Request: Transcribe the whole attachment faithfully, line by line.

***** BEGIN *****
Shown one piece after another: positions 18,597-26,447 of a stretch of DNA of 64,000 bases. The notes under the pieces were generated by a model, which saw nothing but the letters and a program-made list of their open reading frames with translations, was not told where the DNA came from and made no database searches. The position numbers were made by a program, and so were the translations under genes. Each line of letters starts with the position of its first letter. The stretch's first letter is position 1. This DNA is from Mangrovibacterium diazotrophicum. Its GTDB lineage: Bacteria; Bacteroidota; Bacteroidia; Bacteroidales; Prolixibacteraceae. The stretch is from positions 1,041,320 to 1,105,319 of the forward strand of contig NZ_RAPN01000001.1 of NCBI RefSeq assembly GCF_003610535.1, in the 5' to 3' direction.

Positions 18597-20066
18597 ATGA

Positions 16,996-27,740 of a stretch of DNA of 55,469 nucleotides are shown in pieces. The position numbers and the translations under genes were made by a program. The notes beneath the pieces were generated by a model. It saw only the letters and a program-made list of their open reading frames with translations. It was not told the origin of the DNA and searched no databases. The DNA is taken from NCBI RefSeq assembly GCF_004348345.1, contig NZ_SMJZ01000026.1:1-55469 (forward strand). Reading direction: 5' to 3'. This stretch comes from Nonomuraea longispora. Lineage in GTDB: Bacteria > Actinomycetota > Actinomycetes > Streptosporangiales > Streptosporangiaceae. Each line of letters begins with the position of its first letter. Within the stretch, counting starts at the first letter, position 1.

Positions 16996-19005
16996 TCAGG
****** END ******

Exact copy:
Shown one piece after another: positions 18,597-26,447 of a stretch of DNA of 64,000 bases. The notes under the pieces were generated by a model, which saw nothing but the letters and a program-made list of their open reading frames with translations, was not told where the DNA came from and made no database searches. The position numbers were made by a program, and so were the translations under genes. Each line of letters starts with the position of its first letter. The stretch's first letter is position 1. This DNA is from Mangrovibacterium diazotrophicum. Its GTDB lineage: Bacteria; Bacteroidota; Bacteroidia; Bacteroidales; Prolixibacteraceae. The stretch is from positions 1,041,320 to 1,105,319 of the forward strand of contig NZ_RAPN01000001.1 of NCBI RefSeq assembly GCF_003610535.1, in the 5' to 3' direction.

Positions 18597-20066
18597 ATGA

Positions 16,996-27,740 of a stretch of DNA of 55,469 nucleotides are shown in pieces. The position numbers and the translations under genes were made by a program. The notes beneath the pieces were generated by a model. It saw only the letters and a program-made list of their open reading frames with translations. It was not told the origin of the DNA and searched no databases. The DNA is taken from NCBI RefSeq assembly GCF_004348345.1, contig NZ_SMJZ01000026.1:1-55469 (forward strand). Reading direction: 5' to 3'. This stretch comes from Nonomuraea longispora. Lineage in GTDB: Bacteria > Actinomycetota > Actinomycetes > Streptosporangiales > Streptosporangiaceae. Each line of letters begins with the position of its first letter. Within the stretch, counting starts at the first letter, position 1.

Positions 16996-19005
16996 TCAGG